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W5464 TO [REV.] CALVIN MCQUESTEN from his mother, Mary Baker McQuesten
May 17 1906
To: Calvin McQuesten Standoff Alberta
From: 372 Assinaboine Ave1 Winnipeg Manitoba

My dearest Calvin,

Our meetings are over finished this afternoon. It was assigned to me to give the closing words, so the weight is now off my mind. As you are my own, you would like to know how I did. Well, it seemed to me, as if I were inspired for it, for my memory was so aided, that what I had prepared came to me without having to glance but a little at my notes. Any thing to equal the kind words of praise given me especially by the Western Women you cannot imagine. They all said I had helped them so much, it was more touching than I can say2.

We were all invited on Tuesday to Mrs. Colin Campbell's for tea, and Mrs. Campbell invited me to come to her to-morrow and stay till Monday, they have a magnificent house3. Then on Tuesday we are arranging a party to go out to see some of the schools. We had a great number of the missionaries in the West at the meeting and among them Dr. & Mrs. Gilbart, they both asked most specially for you, and I expect to visit them at Rolling River, as we make our tour; She, Miss Clark of Toronto, is a dear little woman but so delicate4.

On Wednesday afternoon we were invited by Lady McMillan to Government House5; then this afternoon we were at Mrs. J.M. Aikins, Solicitor of C.P.R., magnificent house. They are Methodists of course, but these Winnipeg people have feted us royally. Chas. Gordon asked for you to-day6. Winnipeg is a beautiful city and I am in such a lovely family. It does seem such a long time since I heard from you. Our only draw-back has been the weather since Tuesday, extremely warm, then thunderstorms, which took a great deal out of us, cool to-day but threats of rain.

Rev. John Taylor and wife arrived and was to have spoken at last night's meeting, but word came of the death of his mother and they went right on, was introduced to her mother, Mrs. Copeland7. If only I could remember all the people I have met. Just before I left a letter came from Geills McCrae Kilgour8 to Miss McLean who was visiting Mattie Davidson, with a message for you to stay a few days at Brandon9. Well dear, I must close. My heart is full of thanksgiving for all the way by which I have come. Do hope you are in good spirits. With fondest love.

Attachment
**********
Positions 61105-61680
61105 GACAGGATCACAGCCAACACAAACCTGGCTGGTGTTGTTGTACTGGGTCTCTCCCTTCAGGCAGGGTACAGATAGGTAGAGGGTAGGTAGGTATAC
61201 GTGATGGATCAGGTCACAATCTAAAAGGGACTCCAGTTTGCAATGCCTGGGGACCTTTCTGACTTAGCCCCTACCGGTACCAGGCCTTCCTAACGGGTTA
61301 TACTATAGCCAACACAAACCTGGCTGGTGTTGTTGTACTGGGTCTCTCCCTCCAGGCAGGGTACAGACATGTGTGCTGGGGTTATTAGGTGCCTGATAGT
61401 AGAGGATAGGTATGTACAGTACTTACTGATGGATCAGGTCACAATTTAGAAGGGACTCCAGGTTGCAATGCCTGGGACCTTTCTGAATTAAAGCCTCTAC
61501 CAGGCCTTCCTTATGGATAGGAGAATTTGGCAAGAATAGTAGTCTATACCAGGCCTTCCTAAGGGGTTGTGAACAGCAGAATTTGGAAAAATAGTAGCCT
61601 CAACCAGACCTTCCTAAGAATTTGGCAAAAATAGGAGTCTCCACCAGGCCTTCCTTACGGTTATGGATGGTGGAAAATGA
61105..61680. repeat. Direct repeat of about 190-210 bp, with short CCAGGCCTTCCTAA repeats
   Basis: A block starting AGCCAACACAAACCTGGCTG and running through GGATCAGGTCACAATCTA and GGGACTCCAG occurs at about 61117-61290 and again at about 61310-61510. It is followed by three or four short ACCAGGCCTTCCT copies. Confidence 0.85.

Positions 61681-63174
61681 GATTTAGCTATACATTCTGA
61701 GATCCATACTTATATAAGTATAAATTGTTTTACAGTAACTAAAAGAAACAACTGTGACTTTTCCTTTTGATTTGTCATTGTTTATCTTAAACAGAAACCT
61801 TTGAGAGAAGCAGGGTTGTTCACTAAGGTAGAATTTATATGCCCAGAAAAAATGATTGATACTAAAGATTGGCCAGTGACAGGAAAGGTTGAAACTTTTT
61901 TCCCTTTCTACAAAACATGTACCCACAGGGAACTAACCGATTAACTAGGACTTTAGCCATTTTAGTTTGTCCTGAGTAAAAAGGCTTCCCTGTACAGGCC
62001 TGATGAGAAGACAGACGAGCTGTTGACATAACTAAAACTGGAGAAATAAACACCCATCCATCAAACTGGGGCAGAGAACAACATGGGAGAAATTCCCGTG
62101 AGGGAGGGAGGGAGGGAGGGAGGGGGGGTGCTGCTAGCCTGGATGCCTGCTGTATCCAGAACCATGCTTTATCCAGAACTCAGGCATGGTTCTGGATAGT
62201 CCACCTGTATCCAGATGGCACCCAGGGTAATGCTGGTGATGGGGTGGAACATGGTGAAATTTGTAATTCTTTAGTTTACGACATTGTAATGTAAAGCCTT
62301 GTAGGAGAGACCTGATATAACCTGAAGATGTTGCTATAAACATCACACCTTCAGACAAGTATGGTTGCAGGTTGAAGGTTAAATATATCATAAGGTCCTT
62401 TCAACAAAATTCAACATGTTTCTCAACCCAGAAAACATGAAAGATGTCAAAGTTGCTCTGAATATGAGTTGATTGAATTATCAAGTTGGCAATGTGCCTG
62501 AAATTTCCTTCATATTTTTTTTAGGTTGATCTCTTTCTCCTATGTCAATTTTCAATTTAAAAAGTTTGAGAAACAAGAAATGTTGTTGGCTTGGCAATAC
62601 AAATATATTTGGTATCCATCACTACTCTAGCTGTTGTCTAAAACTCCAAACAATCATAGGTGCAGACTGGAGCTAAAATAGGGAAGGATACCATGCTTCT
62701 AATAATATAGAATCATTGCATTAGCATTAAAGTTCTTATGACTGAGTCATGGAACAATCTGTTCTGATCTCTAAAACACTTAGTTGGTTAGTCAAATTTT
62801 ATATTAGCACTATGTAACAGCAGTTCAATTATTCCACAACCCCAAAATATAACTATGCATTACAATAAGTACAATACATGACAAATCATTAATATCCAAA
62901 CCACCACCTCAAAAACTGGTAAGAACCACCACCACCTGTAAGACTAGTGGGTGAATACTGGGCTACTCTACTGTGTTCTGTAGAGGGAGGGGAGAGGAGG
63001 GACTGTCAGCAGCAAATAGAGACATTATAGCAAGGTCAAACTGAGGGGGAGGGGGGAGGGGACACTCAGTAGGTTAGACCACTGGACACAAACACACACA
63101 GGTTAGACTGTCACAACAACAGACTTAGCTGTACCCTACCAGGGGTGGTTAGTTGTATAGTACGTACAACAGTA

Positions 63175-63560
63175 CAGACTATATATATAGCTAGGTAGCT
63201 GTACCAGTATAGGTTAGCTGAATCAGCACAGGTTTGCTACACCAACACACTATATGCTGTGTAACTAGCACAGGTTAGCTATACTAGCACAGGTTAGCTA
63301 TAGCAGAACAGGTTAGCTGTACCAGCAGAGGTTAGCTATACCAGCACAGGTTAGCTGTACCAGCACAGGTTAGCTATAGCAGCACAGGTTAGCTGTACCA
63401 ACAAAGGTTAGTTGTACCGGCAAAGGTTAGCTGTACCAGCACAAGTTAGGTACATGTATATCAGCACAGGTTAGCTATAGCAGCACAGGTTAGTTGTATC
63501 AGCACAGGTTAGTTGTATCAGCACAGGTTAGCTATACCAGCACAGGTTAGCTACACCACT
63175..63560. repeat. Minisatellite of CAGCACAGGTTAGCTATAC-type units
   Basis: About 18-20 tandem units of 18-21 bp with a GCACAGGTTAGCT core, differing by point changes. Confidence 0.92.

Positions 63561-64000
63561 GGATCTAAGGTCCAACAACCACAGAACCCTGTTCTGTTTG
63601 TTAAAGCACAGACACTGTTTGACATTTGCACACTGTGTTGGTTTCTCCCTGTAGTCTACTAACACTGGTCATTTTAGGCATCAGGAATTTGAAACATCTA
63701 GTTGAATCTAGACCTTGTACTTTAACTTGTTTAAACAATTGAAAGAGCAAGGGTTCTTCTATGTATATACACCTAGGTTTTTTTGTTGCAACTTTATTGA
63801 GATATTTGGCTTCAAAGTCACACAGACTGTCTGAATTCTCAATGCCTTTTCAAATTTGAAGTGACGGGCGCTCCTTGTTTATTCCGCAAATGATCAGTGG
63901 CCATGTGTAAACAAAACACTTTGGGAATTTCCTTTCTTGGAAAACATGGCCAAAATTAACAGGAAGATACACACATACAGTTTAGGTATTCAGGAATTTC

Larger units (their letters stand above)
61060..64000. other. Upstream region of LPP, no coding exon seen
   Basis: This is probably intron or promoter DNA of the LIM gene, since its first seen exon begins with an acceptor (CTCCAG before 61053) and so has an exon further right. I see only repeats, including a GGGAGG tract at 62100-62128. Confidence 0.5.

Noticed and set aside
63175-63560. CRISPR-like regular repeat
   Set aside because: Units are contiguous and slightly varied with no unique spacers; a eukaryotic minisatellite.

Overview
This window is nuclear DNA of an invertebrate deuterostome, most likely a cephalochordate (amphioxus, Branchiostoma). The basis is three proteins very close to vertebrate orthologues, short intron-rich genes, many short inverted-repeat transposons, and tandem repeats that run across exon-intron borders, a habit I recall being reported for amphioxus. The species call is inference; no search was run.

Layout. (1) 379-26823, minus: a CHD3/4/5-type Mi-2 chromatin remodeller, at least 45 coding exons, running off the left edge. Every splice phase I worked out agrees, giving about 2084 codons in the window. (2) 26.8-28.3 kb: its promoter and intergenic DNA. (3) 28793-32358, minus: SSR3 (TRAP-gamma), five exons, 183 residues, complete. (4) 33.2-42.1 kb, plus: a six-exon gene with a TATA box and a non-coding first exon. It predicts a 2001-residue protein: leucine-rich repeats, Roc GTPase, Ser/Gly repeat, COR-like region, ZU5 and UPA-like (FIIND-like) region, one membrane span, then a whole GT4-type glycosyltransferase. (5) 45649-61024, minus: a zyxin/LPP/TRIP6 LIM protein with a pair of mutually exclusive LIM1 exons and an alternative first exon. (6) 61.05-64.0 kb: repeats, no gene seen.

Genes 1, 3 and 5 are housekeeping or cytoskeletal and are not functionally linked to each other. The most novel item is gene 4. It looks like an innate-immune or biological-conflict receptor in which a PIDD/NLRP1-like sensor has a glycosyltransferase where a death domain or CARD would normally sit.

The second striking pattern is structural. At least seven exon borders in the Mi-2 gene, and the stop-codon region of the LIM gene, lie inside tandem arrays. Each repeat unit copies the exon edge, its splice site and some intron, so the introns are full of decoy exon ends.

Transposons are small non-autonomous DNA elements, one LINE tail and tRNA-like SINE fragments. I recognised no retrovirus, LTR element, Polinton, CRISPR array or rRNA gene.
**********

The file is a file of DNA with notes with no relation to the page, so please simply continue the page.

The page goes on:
Your loving Mother

M.B. McQuesten


1 Mary traveled to Winnipeg to attend a Missionary Society Conference and to inspect some of the Mission schools in Western Canada. She travelled with twenty-eight people, all prominent missionary society members, many of whom are mentioned in the letters during the trip from May 10 to June 15, 1906 (W5453, W5502). She was billeted with various prominent missionaries and political officials. I will annotate only those who are significant to the larger body of letters.


2 I have been unable to locate a copy of this speech.


3 For Hon. Colin H. Campbell, see W5470.


4 For Dr. and Mrs. Gilbart were missionaries at Rolling River, about 16 miles from Winnipeg. Mrs. Gilbart's death is noted in letter of January 15, 1907, W5765 (W5470).


5 Daniel H. MacMillan was lieutenant-governor of Manitoba 1900-11 (CE 1296).


6 For Charles Gordon (Ralph Connor) and his mother-in-law, Mrs. Copeland, see W5359.


7 For the Rev. John Thomson Taylor family, see W5172.


8 Geills (McCrae) Kilgour married Mr. Frederick Kilgour and went to live in Brandon where he had a law office (W5388, W7738). His parents, Mr. and Mrs. John Kilgour (nee Sophia Oliphant) lived at 144 Bloor St. E., Toronto in 1900, and had a summer home at Roach's Point on Lake Simcoe (Tyrell 71, and some genealogical information from Geills Turner, graddaughter of Geills McCrae Kilgour, Dec. 8, 2004). Mary's daughters, Mary and Hilda, vacationed near them at Orchard beach and visited often for play and prayer-meetings. Mary commented:

The Kilgours are such nice people, so religious and yet--jolly. . . .[They] have an elegant house beautifully situated with a smooth lawn stretching to the river and a number of large acacia trees scattered around. In fact everything is as perfect as it can be. It seems so fortunate that they should be such good people, for of course what the Kilgours do is the thing. There is very little communication between the Roaches Point people and the Orchard Beach ones. You might call the Roaches Point the aristocracy and the Orchard Beach the commoners. (W5053, W5474, W5483)

For McCrae family, see W4651.


9 For Davidson, see W4544.




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The development of this website was directed by Mary Anderson, Ph.D. and Janelle Baldwin, M.A.
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